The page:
When cultured in keratinocyte growth medium, mononuclear cytotrophoblast cells aggregate into multicellular colonies which then fuse to form multinucleated syncytiotrophoblast. In an attempt to characterize better the mechanism of human trophoblast differentiation and to obtain information about the role of the cytoskeleton, experiments were performed using cytoskeletal-disrupting drugs and primary cultures of cytotrophoblast cells from term placentae. Addition of colchicine 6 h after plating permitted aggregation but the cells did not form syncytiotrophoblast, as revealed by staining for desmosomes and nuclei. Staining with an anti-tubulin antibody showed that microtubules were present in untreated control cells but absent in colchicine-treated cultures. If colchicine was added 24 h after plating, the cells also failed to differentiate. When cells were exposed to colchicine for the first 24 h after plating and then cultured in the absence of the drug, differentiation proceeded normally. Cells exposed to colchicine for 48 h and then incubated in the absence of the drug failed to form syncytiotrophoblast. The results suggest that a decision to differentiate is made between 24 and 48 h after plating. The effects of colchicine were observed between 2.5 and 250 μM. β-lumicolchicine blocked differentiation at 250 μM but was ineffective at lower concentrations. Colchicine also inhibited HCG secretion in a dose-dependent manner; β-lumicolchicine only caused inhibition at 250 μM. Staining with antitubulin antibody revealed that lumicolchicine-treated cells had intact microtubules. These results suggest a role for microtubules in trophoblast differentiation.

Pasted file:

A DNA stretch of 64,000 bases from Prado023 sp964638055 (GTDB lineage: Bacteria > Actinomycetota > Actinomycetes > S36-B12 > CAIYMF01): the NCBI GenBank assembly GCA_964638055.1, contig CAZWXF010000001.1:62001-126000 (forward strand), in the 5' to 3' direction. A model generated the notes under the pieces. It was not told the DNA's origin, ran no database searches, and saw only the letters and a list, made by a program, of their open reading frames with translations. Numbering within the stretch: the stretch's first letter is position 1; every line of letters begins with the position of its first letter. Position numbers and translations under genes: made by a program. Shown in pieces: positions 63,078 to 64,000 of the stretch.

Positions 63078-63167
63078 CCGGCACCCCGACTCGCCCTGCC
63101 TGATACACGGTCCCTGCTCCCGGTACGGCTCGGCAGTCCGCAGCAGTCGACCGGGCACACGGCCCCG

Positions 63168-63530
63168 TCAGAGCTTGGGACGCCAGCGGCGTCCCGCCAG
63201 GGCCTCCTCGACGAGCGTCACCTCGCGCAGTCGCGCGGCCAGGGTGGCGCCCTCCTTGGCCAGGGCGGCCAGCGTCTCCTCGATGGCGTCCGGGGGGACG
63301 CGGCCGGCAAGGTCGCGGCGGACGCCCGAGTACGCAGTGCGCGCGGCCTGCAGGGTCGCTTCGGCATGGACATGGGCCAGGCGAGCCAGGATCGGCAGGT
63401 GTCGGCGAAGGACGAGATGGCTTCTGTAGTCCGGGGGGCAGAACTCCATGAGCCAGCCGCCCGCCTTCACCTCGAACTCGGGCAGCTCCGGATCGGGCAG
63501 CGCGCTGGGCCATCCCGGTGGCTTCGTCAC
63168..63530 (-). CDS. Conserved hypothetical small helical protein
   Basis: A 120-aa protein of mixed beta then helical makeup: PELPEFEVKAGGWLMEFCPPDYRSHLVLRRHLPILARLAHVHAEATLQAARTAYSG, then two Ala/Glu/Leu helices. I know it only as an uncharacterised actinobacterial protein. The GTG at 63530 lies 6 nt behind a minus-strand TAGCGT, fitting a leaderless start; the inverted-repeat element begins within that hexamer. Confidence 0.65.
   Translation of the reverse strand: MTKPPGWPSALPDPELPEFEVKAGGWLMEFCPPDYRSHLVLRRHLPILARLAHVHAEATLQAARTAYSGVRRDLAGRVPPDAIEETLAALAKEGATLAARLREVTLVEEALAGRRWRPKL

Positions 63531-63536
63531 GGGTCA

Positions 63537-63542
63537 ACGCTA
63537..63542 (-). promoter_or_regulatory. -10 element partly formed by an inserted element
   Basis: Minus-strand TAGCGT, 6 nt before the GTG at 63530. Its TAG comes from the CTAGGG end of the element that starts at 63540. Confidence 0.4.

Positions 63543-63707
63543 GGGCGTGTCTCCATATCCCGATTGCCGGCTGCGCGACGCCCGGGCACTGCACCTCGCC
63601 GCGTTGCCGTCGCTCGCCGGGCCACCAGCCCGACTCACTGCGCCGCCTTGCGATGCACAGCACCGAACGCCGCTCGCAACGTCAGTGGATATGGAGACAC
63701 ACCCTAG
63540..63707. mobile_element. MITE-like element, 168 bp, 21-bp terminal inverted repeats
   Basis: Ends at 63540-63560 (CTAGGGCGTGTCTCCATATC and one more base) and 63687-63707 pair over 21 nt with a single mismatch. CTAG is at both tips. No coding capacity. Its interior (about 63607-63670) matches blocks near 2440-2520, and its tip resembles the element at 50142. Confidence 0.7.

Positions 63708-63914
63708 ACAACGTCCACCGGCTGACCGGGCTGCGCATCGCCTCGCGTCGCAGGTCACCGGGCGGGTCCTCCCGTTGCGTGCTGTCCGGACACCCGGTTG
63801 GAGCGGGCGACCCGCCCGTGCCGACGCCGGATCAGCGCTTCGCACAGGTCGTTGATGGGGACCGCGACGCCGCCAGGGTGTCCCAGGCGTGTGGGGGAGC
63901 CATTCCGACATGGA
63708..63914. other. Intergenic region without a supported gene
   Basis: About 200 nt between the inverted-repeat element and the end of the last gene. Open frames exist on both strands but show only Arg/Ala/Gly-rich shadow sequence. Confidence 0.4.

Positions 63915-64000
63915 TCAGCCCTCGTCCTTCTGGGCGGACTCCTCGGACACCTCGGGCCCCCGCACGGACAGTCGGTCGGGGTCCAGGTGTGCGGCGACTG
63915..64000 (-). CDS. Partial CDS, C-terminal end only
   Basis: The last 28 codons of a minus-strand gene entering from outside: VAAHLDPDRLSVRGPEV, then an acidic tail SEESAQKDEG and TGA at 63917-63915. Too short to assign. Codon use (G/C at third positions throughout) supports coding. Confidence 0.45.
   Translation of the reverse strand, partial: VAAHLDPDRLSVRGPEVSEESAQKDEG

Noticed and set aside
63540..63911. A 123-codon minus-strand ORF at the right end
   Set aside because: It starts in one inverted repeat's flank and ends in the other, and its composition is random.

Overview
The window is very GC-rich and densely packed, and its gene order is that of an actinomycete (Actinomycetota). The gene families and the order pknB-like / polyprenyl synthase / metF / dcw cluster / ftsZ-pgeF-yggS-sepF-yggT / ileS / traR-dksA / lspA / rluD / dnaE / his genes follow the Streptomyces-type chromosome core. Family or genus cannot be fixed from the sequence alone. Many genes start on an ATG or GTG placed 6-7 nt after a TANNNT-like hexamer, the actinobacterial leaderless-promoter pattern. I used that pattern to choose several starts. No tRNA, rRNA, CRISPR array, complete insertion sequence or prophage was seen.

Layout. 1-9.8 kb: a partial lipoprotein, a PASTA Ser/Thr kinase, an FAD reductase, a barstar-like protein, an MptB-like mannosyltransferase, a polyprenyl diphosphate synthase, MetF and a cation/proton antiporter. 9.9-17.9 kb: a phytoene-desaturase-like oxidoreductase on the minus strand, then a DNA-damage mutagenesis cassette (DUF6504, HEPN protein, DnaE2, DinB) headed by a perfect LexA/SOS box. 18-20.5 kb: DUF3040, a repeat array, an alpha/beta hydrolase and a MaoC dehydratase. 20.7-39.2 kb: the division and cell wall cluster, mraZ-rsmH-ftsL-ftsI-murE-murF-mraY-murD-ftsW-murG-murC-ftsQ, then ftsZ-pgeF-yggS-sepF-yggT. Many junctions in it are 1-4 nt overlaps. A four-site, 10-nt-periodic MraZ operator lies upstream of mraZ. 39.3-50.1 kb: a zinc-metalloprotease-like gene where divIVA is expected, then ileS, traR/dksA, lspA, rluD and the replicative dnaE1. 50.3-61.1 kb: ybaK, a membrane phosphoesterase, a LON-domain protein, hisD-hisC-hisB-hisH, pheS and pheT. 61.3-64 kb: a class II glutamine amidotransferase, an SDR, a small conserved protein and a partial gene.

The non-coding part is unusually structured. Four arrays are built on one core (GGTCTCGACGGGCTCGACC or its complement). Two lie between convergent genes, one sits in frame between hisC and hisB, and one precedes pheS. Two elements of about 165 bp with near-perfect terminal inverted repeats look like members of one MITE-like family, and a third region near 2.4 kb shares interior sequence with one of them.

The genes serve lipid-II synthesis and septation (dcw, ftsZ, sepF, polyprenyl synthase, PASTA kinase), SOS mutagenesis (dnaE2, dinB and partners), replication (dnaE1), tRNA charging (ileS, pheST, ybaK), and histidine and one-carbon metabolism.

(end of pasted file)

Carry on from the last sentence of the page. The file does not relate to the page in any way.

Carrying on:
|Original language||English (US)|
|Number of pages||15|
|State||Published - 1993|
ASJC Scopus subject areas
- Obstetrics and Gynecology